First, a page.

Possible Tsunami Observed Along NJ Coast

Tuesday, June 25, 2013

Scientists are reviewing tsunami-like waves that were observed along the southern New Jersey coast earlier this month.

The National Oceanic and Atmospheric Administration's West Coast/Alaska Tsunami Warning Center says it happened during the afternoon of June 13 in close conjunction with a weather system known as a low-end derecho. The tsunami was detected by more than 30 tide gauges.

The reports of a tsunami off the Jersey Shore may have raised some eyebrows among area residents. But Cornell Engineering Professor and tsunami specialist Phillip Liu says there are different categories of tsunamis, and that small-scale tsunamis are fairly common around the world.

"These kind of wave heights will not be as big as a 9.0 magnitude earthquake-generated tsunami," Liu said. "That's a very different scale."

Brian Coen told observers he was spear fishing near the mouth of Barnegat Inlet when he spotted a strong outgoing tide expose rocks before he saw a wave 6-feet high span the inlet.

Two of three people who were swept off the rocks of the jetty by the wave required medical attention.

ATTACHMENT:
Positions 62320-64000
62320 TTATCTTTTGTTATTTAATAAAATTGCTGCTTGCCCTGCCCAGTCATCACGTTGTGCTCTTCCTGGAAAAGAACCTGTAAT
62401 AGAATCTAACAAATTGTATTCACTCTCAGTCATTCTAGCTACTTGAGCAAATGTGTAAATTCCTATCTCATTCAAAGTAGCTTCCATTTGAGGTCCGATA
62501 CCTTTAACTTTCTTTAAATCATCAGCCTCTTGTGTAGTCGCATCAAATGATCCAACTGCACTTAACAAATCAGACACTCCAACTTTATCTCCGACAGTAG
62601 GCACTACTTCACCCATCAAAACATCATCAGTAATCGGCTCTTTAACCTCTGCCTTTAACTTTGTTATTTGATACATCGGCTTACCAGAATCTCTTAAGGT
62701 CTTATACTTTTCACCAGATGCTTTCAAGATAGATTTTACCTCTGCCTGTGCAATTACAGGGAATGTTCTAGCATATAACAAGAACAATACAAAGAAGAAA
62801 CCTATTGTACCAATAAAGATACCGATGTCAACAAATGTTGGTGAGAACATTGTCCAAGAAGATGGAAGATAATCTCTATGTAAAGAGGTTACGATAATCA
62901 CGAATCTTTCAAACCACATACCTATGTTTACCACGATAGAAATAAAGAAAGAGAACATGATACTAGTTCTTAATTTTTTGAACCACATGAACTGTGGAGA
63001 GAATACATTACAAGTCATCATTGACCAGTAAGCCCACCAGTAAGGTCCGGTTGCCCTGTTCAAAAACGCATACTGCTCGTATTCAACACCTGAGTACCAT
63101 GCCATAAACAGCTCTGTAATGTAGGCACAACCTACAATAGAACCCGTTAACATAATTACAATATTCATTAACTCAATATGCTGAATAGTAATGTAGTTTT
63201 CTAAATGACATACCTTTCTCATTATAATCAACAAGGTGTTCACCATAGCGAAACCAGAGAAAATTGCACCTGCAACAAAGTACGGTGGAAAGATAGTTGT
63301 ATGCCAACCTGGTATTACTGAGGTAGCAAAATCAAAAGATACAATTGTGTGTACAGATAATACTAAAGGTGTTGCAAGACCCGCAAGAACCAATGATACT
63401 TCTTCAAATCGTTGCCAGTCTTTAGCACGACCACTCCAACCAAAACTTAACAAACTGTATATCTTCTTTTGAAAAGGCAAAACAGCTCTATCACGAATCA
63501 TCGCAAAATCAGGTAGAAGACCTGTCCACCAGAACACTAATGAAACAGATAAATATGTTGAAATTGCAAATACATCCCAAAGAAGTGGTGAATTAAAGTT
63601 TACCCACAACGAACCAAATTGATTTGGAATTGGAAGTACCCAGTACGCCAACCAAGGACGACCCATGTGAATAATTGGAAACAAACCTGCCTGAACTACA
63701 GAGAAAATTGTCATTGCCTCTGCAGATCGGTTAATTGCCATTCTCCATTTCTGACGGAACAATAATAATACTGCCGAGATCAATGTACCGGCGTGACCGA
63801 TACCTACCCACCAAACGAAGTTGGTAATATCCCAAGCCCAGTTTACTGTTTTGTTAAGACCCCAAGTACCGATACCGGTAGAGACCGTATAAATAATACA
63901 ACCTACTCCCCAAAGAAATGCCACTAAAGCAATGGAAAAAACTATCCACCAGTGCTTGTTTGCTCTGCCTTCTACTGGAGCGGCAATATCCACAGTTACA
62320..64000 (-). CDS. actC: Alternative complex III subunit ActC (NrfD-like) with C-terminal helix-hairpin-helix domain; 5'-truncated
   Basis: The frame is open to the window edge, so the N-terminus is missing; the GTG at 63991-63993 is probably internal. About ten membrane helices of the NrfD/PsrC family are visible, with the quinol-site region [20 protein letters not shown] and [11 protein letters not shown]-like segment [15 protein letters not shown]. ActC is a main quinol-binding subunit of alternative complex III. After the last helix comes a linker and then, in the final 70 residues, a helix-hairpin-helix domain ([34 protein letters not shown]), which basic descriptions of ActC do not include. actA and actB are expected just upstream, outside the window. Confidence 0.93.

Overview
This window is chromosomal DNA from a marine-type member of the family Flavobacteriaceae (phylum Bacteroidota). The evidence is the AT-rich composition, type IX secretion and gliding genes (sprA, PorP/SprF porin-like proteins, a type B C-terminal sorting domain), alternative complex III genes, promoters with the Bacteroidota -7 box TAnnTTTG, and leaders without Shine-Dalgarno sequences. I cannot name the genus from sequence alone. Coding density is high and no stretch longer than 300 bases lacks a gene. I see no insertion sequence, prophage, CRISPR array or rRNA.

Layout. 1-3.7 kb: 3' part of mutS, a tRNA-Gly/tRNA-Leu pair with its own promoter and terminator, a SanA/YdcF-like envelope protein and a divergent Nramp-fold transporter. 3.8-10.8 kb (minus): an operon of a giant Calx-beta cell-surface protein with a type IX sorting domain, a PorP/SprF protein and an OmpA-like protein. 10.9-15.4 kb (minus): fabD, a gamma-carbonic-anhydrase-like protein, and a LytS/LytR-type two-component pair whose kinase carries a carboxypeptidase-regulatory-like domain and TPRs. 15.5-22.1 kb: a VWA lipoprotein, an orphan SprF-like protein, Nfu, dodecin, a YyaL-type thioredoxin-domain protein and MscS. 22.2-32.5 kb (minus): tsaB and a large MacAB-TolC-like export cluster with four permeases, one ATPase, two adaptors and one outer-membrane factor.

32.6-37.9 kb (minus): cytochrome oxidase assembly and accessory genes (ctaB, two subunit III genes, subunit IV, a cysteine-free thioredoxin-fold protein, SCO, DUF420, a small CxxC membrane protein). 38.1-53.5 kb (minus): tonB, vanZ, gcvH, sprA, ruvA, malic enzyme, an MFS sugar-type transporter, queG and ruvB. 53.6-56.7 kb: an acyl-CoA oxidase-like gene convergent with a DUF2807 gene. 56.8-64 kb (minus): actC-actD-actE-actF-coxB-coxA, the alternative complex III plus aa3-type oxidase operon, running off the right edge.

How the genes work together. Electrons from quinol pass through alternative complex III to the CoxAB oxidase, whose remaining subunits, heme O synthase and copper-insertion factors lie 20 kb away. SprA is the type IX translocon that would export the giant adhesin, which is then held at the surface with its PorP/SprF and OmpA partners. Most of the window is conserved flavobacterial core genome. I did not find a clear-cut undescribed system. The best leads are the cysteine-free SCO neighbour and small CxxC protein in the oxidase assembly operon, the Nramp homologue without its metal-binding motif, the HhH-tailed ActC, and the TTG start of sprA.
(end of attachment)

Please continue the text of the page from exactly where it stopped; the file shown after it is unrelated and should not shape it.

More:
Scientists say it's also possible the slumping at the Continental Shelf east of New Jersey played a role.

With the Associated Press


Julianne Welby


Comments [2]

J webs from NJ

Best thing I read about it. Full story on Brian Coen's experience and more

Jun. 25 2013 04:14 PM
David Martin from Vero Beach, Fla.

The "derecho" hypothesis for this wave seems similar to the most likely explanation for the Daytona Beach rogue wave, 21 years ago. James Wieland, a meteorologist for TV5 in West Palm Beach pointed out this scientific paper in the Journal of Geophysical Research Oceans.

And there's a paper at the Bulletin of the American Meteorological Society on the Daytona Beach wave:

Jun. 25 2013 12:50 PM

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